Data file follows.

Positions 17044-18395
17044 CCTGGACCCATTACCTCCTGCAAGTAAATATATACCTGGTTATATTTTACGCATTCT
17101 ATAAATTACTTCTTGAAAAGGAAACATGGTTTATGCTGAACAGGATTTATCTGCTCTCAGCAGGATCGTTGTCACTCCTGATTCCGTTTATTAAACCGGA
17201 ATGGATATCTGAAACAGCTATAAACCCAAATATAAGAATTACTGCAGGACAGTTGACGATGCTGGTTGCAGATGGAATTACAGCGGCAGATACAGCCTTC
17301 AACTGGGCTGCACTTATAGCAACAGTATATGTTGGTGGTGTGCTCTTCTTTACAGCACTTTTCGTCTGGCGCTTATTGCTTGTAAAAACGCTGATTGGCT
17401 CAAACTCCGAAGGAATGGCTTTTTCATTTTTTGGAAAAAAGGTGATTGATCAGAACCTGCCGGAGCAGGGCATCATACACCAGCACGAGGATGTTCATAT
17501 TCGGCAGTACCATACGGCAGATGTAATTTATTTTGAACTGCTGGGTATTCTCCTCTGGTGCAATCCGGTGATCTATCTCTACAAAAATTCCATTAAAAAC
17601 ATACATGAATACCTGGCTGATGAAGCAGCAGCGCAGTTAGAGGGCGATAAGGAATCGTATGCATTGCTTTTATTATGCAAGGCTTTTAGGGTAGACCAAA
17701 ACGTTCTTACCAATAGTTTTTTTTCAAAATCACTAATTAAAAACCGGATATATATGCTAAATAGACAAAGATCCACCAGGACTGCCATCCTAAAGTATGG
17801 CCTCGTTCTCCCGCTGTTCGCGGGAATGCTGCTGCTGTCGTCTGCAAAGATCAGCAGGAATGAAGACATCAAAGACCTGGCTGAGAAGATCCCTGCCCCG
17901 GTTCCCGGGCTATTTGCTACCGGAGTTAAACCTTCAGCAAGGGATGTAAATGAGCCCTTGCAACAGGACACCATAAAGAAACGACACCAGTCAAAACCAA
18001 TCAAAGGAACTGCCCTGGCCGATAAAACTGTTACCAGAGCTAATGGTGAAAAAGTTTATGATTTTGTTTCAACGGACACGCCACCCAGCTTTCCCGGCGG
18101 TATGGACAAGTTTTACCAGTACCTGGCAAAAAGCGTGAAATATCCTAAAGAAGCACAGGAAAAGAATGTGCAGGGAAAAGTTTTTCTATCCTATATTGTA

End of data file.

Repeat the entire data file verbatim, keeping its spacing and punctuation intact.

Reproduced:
Positions 17044-18395
17044 CCTGGACCCATTACCTCCTGCAAGTAAATATATACCTGGTTATATTTTACGCATTCT
17101 ATAAATTACTTCTTGAAAAGGAAACATGGTTTATGCTGAACAGGATTTATCTGCTCTCAGCAGGATCGTTGTCACTCCTGATTCCGTTTATTAAACCGGA
17201 ATGGATATCTGAAACAGCTATAAACCCAAATATAAGAATTACTGCAGGACAGTTGACGATGCTGGTTGCAGATGGAATTACAGCGGCAGATACAGCCTTC
17301 AACTGGGCTGCACTTATAGCAACAGTATATGTTGGTGGTGTGCTCTTCTTTACAGCACTTTTCGTCTGGCGCTTATTGCTTGTAAAAACGCTGATTGGCT
17401 CAAACTCCGAAGGAATGGCTTTTTCATTTTTTGGAAAAAAGGTGATTGATCAGAACCTGCCGGAGCAGGGCATCATACACCAGCACGAGGATGTTCATAT
17501 TCGGCAGTACCATACGGCAGATGTAATTTATTTTGAACTGCTGGGTATTCTCCTCTGGTGCAATCCGGTGATCTATCTCTACAAAAATTCCATTAAAAAC
17601 ATACATGAATACCTGGCTGATGAAGCAGCAGCGCAGTTAGAGGGCGATAAGGAATCGTATGCATTGCTTTTATTATGCAAGGCTTTTAGGGTAGACCAAA
17701 ACGTTCTTACCAATAGTTTTTTTTCAAAATCACTAATTAAAAACCGGATATATATGCTAAATAGACAAAGATCCACCAGGACTGCCATCCTAAAGTATGG
17801 CCTCGTTCTCCCGCTGTTCGCGGGAATGCTGCTGCTGTCGTCTGCAAAGATCAGCAGGAATGAAGACATCAAAGACCTGGCTGAGAAGATCCCTGCCCCG
17901 GTTCCCGGGCTATTTGCTACCGGAGTTAAACCTTCAGCAAGGGATGTAAATGAGCCCTTGCAACAGGACACCATAAAGAAACGACACCAGTCAAAACCAA
18001 TCAAAGGAACTGCCCTGGCCGATAAAACTGTTACCAGAGCTAATGGTGAAAAAGTTTATGATTTTGTTTCAACGGACACGCCACCCAGCTTTCCCGGCGG
18101 TATGGACAAGTTTTACCAGTACCTGGCAAAAAGCGTGAAATATCCTAAAGAAGCACAGGAAAAGAATGTGCAGGGAAAAGTTTTTCTATCCTATATTGTA